While much of the mainstream media coverage during and immediately following the papal visit to Germany had a distinctly negative tone (Reuters: “Pope Benedict disappoints hopes of both German Catholics and Protestants”; AFP—yes, we have another occasion to mention their apparent bias—“Pope Benedict XVI fails to satisfy critics in homeland”), some interesting analysis of what the Holy Father actually said during the trip—apart from what his critics said, or wished he had said—is starting to emerge.
On this blog, Mark Brumley takes a look at the Pope’s address to Lutherans:
Martin Luther is not a popular figure in most Catholic circles. Understandably so. Most Catholics who think about Luther at all, hold him responsible for the dividing of Christendom and the problem of ongoing Christian disunity. What’s more, the pesky Fundamentalist missionary at the door, who attacks the Catholic Church as the “whore of Babylon”, is seen, rightly or wrongly, as a direct spiritual descendant of the former German Augustinian monk.
… The Holy Father seems comfortable talking about Luther with Lutherans, even talking with obvious regard and sympathy for Luther. Shocking?
Not to those who have followed the nuances of Catholic teaching on non-Catholic Christians as it has developed, especially as expressed in the teaching of the Second Vatican Council and in papal teaching since then. Not to those who are dissatisfied with a spiritual cold war among western Christians or who don’t need to refight the battles of the 16th century in order confidently and placidly to affirm their Catholic faith. And not to those familiar with Benedict XVI, theologian and pastor.
The Catholic Thing has two interesting pieces on Benedict’s address to the Bundestag, or German parliament, one from Robert Royal and one from Fr. James V. Schall. Says Royal:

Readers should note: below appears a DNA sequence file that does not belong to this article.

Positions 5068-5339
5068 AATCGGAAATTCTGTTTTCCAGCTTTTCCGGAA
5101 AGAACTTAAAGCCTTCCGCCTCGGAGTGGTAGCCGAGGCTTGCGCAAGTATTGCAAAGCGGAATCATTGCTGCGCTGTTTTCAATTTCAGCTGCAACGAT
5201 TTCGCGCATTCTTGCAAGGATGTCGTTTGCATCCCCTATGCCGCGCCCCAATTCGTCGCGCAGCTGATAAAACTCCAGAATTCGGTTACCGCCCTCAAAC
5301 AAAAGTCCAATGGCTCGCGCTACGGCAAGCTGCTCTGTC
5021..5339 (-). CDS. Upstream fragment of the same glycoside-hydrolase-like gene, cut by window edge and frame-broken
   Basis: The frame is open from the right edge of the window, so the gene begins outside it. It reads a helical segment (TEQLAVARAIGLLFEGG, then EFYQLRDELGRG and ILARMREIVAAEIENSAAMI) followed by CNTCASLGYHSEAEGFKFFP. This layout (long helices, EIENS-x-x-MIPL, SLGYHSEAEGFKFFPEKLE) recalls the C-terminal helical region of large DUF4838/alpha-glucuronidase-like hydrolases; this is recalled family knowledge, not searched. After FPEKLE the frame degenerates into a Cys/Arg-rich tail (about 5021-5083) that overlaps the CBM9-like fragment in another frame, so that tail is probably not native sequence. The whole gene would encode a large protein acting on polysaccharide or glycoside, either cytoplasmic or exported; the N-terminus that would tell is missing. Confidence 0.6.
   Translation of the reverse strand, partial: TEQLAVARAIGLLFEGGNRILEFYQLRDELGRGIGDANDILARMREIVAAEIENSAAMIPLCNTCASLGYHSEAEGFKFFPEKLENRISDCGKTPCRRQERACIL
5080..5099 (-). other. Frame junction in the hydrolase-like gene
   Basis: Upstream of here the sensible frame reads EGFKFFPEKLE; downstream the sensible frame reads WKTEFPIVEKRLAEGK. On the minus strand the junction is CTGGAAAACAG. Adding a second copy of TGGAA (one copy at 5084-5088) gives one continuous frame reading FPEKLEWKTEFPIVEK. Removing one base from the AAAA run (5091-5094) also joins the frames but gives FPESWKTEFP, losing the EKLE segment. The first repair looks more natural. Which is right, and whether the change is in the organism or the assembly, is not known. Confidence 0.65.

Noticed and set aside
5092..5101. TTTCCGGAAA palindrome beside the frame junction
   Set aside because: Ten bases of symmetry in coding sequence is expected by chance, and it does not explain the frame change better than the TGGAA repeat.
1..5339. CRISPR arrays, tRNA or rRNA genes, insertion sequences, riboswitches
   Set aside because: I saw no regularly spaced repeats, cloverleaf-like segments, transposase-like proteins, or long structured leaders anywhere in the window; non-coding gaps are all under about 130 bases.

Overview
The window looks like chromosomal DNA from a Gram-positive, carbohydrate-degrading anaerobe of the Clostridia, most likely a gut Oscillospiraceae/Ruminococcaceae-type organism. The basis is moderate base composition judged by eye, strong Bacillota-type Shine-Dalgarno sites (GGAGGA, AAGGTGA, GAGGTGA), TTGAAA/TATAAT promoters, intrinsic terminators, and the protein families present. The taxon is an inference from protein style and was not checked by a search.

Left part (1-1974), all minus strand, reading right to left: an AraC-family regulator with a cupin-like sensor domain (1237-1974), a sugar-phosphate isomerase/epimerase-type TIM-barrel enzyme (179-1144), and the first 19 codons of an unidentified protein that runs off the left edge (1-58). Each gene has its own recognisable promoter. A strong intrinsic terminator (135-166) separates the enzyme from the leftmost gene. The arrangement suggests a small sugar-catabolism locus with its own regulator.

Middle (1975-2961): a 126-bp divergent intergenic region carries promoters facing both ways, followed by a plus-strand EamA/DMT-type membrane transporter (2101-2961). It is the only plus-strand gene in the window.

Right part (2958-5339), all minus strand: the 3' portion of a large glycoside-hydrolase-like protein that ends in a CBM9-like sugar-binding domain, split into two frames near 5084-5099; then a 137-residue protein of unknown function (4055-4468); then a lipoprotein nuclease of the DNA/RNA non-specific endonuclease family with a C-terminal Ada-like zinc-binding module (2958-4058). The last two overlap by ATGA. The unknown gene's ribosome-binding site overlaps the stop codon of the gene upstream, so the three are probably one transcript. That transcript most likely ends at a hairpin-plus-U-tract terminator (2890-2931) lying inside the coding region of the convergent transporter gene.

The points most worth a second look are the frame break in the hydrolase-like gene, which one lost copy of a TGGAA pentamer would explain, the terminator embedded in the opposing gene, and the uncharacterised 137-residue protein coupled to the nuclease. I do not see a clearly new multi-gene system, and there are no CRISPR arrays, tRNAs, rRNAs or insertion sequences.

The critics will probably not notice that Benedict, as his wont, allows a real value for positivist reason, but when it claims to be the only rationality, it becomes a windowless concrete bunker, closed to God and the world, and diminishes and threatens humanity. Europe in particular now finds itself in a state of “culturelessness,” vulnerable to radical forces ready to fill the vacuum.
Without endorsing any political agenda, the pope offered the ecological movement as an insight into the need to recover a value-laden nature. He believes we also lack a sense of human nature as inviolable, not to be manipulated, and not something that human beings create at will. God has put meaning and value into both nature and human nature that require respect: “In this way and no other, is true human freedom fulfilled.”
Fr. Schall discusses Benedict’s use of the term “ecology,” and also notes the orientation of the Pope’s address, made clear at the very outset:
I think that my favorite line in the pope’s lecture was in the beginning when he spoke to the Parliament of his native Germany. He told them that its members were to “work for the good of the Federal Republic of Germany.” That was the key word: the “good” of the people, not something subjective, not something based on will alone. It was founded on an understanding of what man is in his political life, what his “good,” including his transcendent good, is.
The major alienation of the modern world has to do with just what is “good,” just who is “good.” “Man is not the measure of all things.” The measure of all things is the good willed by the Creator and understood in our nature to be good. We did not make the good to be good. We discovered it already there, already good. The denial that there is a good to which we can knowingly order ourselves is what characterizes our time. God alone is “good,” as both Plato and the New Testament tell us. Essentially, this truth is that about which Benedict XVI affectionately reminded his German countrymen in their governing body when they invited him to address them. Many of them, I suspect, knew that they needed to hear such words clearly spoken in their midst.
At the National Catholic Reporter, John Allen offers his take on the four-day trip:
For the most part, the pontiff steered clear of commentary that could have been given a political spin, such as reflections on Germany’s role in Europe, which is a matter of controversy these days given the continent’s fiscal crisis and perceptions of German unwillingness to bail out weaker economies, or the hot-button cultural issues that swirl around the Catholic church, such as abortion, gay rights, and the family. … Instead, Benedict focused on what German theologians call the Gottesfrage, or the “question of God.” His basic argument was that beneath the pressing issues of the moment lies a deeper question: Is there space for God, for a reality beyond self-interest and the human will to power, in the ultra-secular cultural milieu of the 21st century?
More to come, as analysis of the Holy Father’s many addresses during the trip continues.
Some related links:
Fr. Z. has compiled a medley of the musical lows (and occasional highs) of the papal Mass in Berlin.
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